Attorney General William P. Barr has told associates he disagrees with the Justice Department’s inspector general on one of the key findings in an upcoming report — that the FBI had enough information in July 2016 to justify launching an investigation into members of the Trump campaign, according to people familiar with the matter.
The Justice Department’s inspector general, Michael Horowitz, is due to release his long-awaited findings in a week, but behind the scenes at the Justice Department, disagreement has surfaced about one of Horowitz’s central conclusions on the origins of the Russia investigation. The discord could be the prelude to a major fissure within federal law enforcement on the controversial question of investigating a presidential campaign.
Barr has not been swayed by Horowitz’s rationale for concluding that the FBI had sufficient basis to open an investigation on July 31, 2016, these people said.
Well, of course not, it destroys Trump’s favorite conspiracy theory, and we can’t have that!
Barr’s public defenses of President Trump, including his assertion that intelligence agents spied on the Trump campaign, have led Democrats to accuse him of acting like the president’s personal attorney and eroding the independence of the Justice Department. But Trump and his Republican allies have cheered Barr’s skepticism of the Russia investigation.
“Rootin’ for Putin” Republicans are all Kremlin propagandists now. They are disloyal traitors.
It’s not yet clear how Barr plans to make his objection to Horowitz’s conclusion known. The inspector general report, currently in draft form, is being finalized after input from various witnesses and offices that were scrutinized by the inspector general. Barr or a senior Justice Department official could submit a formal letter as part of that process, which would then be included in the final report. It is standard practice for every inspector general report to include a written response from the department. Barr could forgo a written rebuttal on that specific point and just publicly state his concerns.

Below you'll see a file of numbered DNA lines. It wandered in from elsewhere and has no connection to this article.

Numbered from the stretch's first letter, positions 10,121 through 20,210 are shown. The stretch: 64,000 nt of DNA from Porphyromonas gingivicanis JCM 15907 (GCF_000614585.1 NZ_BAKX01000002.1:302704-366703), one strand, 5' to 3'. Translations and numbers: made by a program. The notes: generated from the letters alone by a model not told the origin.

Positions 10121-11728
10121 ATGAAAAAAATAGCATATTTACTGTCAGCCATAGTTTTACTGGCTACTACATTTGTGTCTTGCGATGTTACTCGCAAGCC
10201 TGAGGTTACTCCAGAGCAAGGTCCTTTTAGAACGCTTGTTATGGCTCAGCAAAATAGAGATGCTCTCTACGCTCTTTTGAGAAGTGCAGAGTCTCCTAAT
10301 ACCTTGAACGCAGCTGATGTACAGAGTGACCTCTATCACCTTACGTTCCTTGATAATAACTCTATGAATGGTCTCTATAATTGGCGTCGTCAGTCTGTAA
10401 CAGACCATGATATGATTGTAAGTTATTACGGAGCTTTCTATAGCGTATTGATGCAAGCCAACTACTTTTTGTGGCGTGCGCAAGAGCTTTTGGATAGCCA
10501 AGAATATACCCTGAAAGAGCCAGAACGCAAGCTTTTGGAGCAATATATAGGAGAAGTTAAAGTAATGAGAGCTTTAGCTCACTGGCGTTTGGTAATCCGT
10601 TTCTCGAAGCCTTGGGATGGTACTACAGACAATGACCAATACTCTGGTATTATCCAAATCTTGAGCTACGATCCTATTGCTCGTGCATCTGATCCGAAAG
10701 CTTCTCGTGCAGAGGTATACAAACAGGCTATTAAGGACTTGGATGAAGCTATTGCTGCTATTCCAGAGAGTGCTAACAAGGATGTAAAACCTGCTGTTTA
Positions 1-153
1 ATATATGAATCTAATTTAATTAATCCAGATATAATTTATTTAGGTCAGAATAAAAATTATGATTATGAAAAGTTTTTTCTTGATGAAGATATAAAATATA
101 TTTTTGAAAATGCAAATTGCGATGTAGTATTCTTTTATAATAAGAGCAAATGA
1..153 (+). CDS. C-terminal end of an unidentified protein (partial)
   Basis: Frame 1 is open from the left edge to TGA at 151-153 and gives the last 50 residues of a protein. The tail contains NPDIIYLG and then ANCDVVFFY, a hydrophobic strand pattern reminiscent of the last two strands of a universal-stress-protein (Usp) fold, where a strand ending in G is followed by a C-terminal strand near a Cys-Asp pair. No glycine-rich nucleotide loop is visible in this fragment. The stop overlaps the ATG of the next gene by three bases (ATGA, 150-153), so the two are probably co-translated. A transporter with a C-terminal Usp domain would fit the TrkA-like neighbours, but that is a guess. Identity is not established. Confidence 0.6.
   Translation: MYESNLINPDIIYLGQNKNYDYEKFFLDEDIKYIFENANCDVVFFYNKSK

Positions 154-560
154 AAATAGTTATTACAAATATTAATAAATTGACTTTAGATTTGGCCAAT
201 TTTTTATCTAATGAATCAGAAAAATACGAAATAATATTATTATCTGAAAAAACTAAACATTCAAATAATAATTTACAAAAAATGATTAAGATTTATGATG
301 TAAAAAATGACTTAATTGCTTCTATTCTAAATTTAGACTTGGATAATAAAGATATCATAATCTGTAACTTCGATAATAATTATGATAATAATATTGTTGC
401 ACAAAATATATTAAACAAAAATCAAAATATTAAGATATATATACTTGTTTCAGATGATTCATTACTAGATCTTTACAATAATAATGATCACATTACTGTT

Justice Department spokeswoman Kerri Kupec finally got something right in a statement:
[T]he inspector general investigation “is a credit to the Department of Justice. His excellent work has uncovered significant information that the American people will soon be able to read for themselves. Rather than speculating, people should read the report for themselves next week, watch the Inspector General’s testimony before the Senate Judiciary Committee, and draw their own conclusions about these important matters.”
And you should disregard our corrupt Attorney General Willam “Coverup” Barr’s Kremlin propaganda spin that is certain to follow to discredit the debunking of Trump’s conspiracy theories.
Then we should begin the impeachment of Attorney General Willam “Coverup” Barr. This man is a disgrace.